WORCESTER - It’s a relatively simple act: marking a veteran’s grave with an American flag. But for roughly 50 Junior Reserve Officers’ Training Corps students Thursday, it was a lesson in history, responsibility, and sacrifice.
“Seeing how many people have died for our country puts into perspective how much you sacrifice going into the military,” said Carlos Perez, 18, a senior and the JROTC operations officer at South High School. “It helps you understand the sacrifices people have made for your country.”
Around 50 JROTC students from Burncoat and South High Schools joined members of American Legion East Side Post 201, Blue Star Mothers and a few private citizens Thursday to place American flags and veterans markers on veterans’ graves in the north section of St. John’s Cemetery.
“It’s very gratifying to see the kids come out,” said Larry Sasso, American Legion Post 201 commander. “When you actually come out and put a flag on a gravestone, there’s a special feeling you have. It’s not just a gravestone; it’s a veteran who was fighting for our freedom.”
The flag placing is a tradition in which the American Legion Post has been involved for approximately 60 years. But membership in the post - like in its brethren countrywide - has aged and diminished over the years, and the post officers decided to call for student reinforcements in 1997.
“As the guys got older, we had to have younger help,” said Kevin Mercadante, a post member.
“This is the future, you have to carry it on,” said Scott Laplante, finance officer and athletics officer at the Post. “These guys could be the legionnaires of tomorrow.”
So students fanned out across the cemetery Thursday morning with around 4,500 flags; replacing worn flags, adding flags to veterans’ gravestones where flags were missing, and pausing to reflect on the sacrifices that veterans made to their country.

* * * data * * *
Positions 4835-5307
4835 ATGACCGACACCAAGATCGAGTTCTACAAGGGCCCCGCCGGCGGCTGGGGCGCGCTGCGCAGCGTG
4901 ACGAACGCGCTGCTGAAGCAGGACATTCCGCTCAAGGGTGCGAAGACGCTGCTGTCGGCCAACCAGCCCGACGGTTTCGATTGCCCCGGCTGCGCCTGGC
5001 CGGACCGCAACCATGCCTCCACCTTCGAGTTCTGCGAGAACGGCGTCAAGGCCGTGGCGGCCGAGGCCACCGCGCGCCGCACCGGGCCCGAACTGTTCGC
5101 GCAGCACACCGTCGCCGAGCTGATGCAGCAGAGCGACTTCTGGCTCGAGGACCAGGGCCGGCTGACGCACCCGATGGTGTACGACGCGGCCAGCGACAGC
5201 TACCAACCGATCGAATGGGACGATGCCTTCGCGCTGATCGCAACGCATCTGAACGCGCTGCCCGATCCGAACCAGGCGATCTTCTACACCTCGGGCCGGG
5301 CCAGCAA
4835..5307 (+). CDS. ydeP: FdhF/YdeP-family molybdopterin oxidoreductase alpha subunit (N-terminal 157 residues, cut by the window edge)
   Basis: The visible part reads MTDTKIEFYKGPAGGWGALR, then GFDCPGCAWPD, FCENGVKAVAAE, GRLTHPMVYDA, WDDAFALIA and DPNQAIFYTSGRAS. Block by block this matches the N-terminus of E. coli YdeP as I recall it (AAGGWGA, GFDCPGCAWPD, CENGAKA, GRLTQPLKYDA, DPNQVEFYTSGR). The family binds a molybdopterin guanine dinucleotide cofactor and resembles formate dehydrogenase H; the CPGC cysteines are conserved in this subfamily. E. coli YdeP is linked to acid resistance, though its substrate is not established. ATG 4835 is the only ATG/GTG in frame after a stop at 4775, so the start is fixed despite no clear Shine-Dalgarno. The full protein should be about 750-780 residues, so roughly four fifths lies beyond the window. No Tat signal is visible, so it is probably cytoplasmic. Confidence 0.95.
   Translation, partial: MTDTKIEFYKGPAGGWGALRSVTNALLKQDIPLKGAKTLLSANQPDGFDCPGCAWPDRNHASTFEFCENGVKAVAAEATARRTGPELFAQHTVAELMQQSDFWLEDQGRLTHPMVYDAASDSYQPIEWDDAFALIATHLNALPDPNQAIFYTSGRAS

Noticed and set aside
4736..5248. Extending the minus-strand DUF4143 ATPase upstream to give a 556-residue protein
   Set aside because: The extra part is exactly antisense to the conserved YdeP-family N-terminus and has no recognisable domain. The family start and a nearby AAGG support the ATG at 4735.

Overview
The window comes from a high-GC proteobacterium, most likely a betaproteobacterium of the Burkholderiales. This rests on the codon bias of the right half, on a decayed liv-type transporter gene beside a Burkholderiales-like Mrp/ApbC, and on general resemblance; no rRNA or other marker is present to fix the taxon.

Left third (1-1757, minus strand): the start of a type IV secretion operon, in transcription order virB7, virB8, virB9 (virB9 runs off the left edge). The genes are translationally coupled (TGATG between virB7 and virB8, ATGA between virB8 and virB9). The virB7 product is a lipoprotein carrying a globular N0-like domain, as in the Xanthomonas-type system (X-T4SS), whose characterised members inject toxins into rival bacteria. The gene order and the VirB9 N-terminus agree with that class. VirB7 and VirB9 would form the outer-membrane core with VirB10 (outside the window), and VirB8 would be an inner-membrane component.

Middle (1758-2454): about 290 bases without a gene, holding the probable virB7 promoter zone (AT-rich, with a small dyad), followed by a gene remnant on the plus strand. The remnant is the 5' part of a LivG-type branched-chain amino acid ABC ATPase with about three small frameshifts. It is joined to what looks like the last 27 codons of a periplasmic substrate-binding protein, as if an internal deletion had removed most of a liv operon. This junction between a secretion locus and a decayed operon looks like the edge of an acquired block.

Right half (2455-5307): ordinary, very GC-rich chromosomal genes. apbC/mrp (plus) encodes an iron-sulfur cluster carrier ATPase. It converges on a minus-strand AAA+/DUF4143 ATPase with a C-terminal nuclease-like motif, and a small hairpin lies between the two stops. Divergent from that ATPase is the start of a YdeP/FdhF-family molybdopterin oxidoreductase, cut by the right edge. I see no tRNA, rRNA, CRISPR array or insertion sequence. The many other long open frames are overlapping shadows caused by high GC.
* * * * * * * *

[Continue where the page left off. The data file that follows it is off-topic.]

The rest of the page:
“I try to look at all of them,” said Sebastian Lima, 16, and group commander of the JROTC at Burncoat. “Some go back to the Civil War so there’s a lot of history here.”
Mr. Lima said he was impressed by the self-reliance of the veterans whose graves he marked.
“Now we have technology to do a lot more and then they had to rely on themselves,” he said.
Mr. Perez, who said he has participated in the flag-laying each year since entering high school, said the day was an opportunity for JROTC members to understand the breadth of the program.
“It’s an opportunity for cadets to see that the program is about not just academics but helping out the community,” Mr. Perez said. “It’s an experience you need in order to become better in life.”
Alicia Quirindongo, 15, said the experience also helped the cadets bond.
“It was a pretty good time to get to know younger classmates in the unit,” Ms. Quirindongo said. “It brings our unit more together.”
And she said she was glad to participate.
“It’s an honor to change the flags for people who fought for our country and our rights,” Ms. Quirindongo said.